Uncategorized

DUI: Blood samples and the need for search warrants

Those of us who handle DUI cases watched this case (Missouri v. McNeely) closely for the potential effects on how DUI cases are investigated. The Supreme Court of the United States (SCOTUS), in an opinion written by Justice Sotomayor, has ruled in this case on the need for a warrant when the officer wishes to obtain a blood sample and the suspect refuses to give one. Before I give away the ending, lets talk about this case.
In Missouri, a police officer (I believe it was a trooper) stopped the defendant a little after 2 a.m. because he was speeding and crossed the centerline several times (a big no-no). McNeely admitted to having a couple of beers, and the officer noted “blood shot eyes, slurred speech, and the smell of alcohol on his breath.” The officer had him do field sobriety tests, which he did poorly on, and asked him to blow into a portable breath-test device, which he declined to use. McNeely was arrested and while on the way to the station, he told the officer he was going to refuse to use the breath-testing device at the station as well. The officer then detoured and took McNeely to the nearest hospital for a blood test. The officer read a standard consent form to McNeely, who refused again. Without attempting to get a warrant, the officer instructed hospital personnel to obtain the sample. Lab testing showed McNeely’s BAC to be .154 %, which is well over the .08% legal limit.
This case hinges on this important point: the officer did not attempt to get a warrant before having the sample taken, and he admitted in court he could have gotten a warrant, and that a system was in place to help him get a warrant as quickly as possible. Missouri argued that the fact that alcohol is metabolized out of the bloodstream at a steady rate almost as soon as a person stops drinking (it decreases by about .015 to .02 % per hour once alcohol is fully absorbed) was enough of an emergency (or exigent circumstance in legal speak) for the officer to be justified to get the sample without taking the time to get the warrant. They further argue that there should be a per se exception to the necessity for a warrant for obtaining blood samples in DUI cases, because metabolism in effect destroys the evidence. That means, basically, they wanted a legal rule that in DUI cases, officers don’t need warrants to get a blood sample because it is being destroyed while the warrant is being sought.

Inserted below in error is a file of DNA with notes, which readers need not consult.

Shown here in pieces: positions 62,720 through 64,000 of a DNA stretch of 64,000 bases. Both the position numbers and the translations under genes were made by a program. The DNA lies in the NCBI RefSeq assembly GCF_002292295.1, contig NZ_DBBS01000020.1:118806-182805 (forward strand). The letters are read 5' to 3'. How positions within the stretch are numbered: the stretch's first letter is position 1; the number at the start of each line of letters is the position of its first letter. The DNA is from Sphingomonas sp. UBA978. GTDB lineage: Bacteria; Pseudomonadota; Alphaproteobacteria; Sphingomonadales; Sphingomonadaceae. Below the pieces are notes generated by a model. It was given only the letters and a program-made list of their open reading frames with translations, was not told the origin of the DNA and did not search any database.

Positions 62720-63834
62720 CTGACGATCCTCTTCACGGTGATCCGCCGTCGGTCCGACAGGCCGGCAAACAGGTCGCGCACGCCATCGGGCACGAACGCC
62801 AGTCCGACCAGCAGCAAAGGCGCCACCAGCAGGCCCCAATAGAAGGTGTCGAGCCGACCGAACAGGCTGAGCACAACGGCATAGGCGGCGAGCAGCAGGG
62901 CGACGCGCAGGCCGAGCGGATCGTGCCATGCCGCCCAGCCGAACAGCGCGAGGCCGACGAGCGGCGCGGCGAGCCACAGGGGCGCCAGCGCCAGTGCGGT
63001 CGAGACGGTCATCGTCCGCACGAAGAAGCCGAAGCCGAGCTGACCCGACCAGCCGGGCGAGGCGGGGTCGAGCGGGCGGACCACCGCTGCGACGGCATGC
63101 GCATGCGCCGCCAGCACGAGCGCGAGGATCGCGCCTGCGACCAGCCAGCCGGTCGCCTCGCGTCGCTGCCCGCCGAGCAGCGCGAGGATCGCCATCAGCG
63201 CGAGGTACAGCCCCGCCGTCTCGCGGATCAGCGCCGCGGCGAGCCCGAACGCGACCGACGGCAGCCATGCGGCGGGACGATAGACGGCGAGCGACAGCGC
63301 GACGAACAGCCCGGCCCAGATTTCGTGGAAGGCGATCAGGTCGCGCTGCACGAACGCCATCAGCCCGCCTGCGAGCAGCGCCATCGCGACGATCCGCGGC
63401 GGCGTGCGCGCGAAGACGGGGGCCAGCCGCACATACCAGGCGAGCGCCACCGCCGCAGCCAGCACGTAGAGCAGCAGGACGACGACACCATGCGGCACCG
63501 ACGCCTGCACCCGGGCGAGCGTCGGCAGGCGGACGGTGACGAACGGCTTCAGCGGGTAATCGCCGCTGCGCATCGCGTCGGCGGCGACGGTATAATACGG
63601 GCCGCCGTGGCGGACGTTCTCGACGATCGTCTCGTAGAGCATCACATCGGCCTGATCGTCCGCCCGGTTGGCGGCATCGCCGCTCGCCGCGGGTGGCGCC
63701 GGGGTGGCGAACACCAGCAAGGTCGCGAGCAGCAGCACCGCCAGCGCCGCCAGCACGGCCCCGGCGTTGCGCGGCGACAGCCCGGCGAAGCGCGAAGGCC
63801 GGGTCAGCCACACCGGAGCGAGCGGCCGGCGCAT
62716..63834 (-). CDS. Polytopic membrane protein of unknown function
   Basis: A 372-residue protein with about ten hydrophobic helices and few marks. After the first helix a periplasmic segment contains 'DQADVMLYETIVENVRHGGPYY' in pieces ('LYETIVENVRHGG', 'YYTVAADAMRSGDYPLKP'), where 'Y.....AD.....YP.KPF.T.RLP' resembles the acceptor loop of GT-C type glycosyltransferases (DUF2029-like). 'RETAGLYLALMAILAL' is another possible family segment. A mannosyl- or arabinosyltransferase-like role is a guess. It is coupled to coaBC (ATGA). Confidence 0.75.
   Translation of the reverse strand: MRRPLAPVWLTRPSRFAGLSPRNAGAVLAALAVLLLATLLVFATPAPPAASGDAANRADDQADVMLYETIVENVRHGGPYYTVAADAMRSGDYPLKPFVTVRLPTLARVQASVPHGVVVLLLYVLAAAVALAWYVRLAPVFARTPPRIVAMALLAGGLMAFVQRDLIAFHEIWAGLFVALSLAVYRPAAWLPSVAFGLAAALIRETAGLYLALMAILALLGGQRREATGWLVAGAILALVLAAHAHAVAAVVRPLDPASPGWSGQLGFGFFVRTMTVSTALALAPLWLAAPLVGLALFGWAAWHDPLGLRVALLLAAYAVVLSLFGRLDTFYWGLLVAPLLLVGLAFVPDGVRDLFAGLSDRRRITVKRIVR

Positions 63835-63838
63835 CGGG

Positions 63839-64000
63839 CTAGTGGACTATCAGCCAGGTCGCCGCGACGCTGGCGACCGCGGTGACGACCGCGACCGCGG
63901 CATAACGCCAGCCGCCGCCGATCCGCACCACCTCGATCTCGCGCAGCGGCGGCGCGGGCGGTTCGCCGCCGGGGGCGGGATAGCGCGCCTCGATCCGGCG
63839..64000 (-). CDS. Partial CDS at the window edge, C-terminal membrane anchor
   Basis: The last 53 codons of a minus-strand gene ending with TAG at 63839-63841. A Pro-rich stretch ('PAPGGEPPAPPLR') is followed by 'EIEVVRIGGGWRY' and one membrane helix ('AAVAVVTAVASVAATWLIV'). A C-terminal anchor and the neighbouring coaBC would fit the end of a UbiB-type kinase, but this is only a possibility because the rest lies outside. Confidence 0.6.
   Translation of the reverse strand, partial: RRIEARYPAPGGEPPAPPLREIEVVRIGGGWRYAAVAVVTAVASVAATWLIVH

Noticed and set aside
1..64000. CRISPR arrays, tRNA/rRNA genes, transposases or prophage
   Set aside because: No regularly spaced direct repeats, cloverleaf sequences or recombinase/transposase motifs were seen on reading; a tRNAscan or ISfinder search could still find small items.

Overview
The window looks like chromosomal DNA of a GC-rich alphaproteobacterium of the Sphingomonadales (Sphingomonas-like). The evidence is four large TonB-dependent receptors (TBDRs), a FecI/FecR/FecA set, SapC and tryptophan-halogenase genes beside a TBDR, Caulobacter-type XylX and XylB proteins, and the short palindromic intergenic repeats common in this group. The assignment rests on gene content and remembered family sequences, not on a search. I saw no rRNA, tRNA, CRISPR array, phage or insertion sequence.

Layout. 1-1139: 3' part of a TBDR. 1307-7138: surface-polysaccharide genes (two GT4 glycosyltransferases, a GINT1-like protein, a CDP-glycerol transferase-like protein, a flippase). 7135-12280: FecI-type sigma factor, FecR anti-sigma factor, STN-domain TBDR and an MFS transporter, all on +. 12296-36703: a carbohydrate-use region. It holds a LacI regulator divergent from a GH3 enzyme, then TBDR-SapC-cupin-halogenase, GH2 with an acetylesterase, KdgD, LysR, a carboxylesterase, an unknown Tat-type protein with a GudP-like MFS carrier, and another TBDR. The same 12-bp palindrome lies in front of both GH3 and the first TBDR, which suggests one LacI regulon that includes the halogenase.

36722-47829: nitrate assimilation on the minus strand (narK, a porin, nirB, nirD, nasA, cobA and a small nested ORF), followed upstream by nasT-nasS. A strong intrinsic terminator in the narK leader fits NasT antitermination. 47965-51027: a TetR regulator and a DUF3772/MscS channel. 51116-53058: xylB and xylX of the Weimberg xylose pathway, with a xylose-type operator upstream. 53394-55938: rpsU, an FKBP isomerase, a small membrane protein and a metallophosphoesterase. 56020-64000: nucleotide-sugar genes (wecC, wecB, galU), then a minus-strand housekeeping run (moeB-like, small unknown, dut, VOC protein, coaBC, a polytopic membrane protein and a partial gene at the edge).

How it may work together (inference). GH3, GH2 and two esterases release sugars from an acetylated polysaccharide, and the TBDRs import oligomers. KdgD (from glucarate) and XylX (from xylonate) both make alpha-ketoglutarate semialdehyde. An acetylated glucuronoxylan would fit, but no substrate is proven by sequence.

Okay, here it is, what we all were waiting for: the SCOTUS ruled that there is no emergency in a run of the mill DUI such that the officer can’t get a warrant in time. However, they also did not say that officers must always get a warrant in these cases. It has been settled law in Schmerber v. California, 384 U.S. 757 (1966) that officers may in some circumstances obtain a blood sample without a warrant in a DUI investigation if “he was confronted with an emergency, in which the delay necessary to obtain a warrant, under the circumstances, threatened the destruction of the evidence.” Id., at 770. Pointedly, the Court says that if there is a car accident, the officer must attend to the investigation of the wreck too, and that it is too much of a burden to make the officer get a warrant in a case like that. The official ruling then, in this case, is that the Court must look at the totality of the circumstances to decide if an officer should have gotten a warrant. The Court found that in today’s age with cell phones, email and standard forms, it should not take much time to get a warrant in many cases, so the evidence will still be relatively intact. In other cases, where the officer is out in the country, far from a judge or paperwork to get a warrant quickly, the warrant is not as necessary. “In short, while the natural dissipation of alcohol in the blood may support a finding of exigency in a specific case, as it did in Schmerber, it does not do so categorically. Whether warrantless blood test of a drunk-driving suspect is reasonable must be determined case by case based on the totality of the circumstances.”
So there it is, the state did not get a per se exception in warrants for blood samples in DUI investigations, but it was not told that it had to get a warrant in every case, either.

Tags: , , , , , , , , ,

Leave a Reply



Message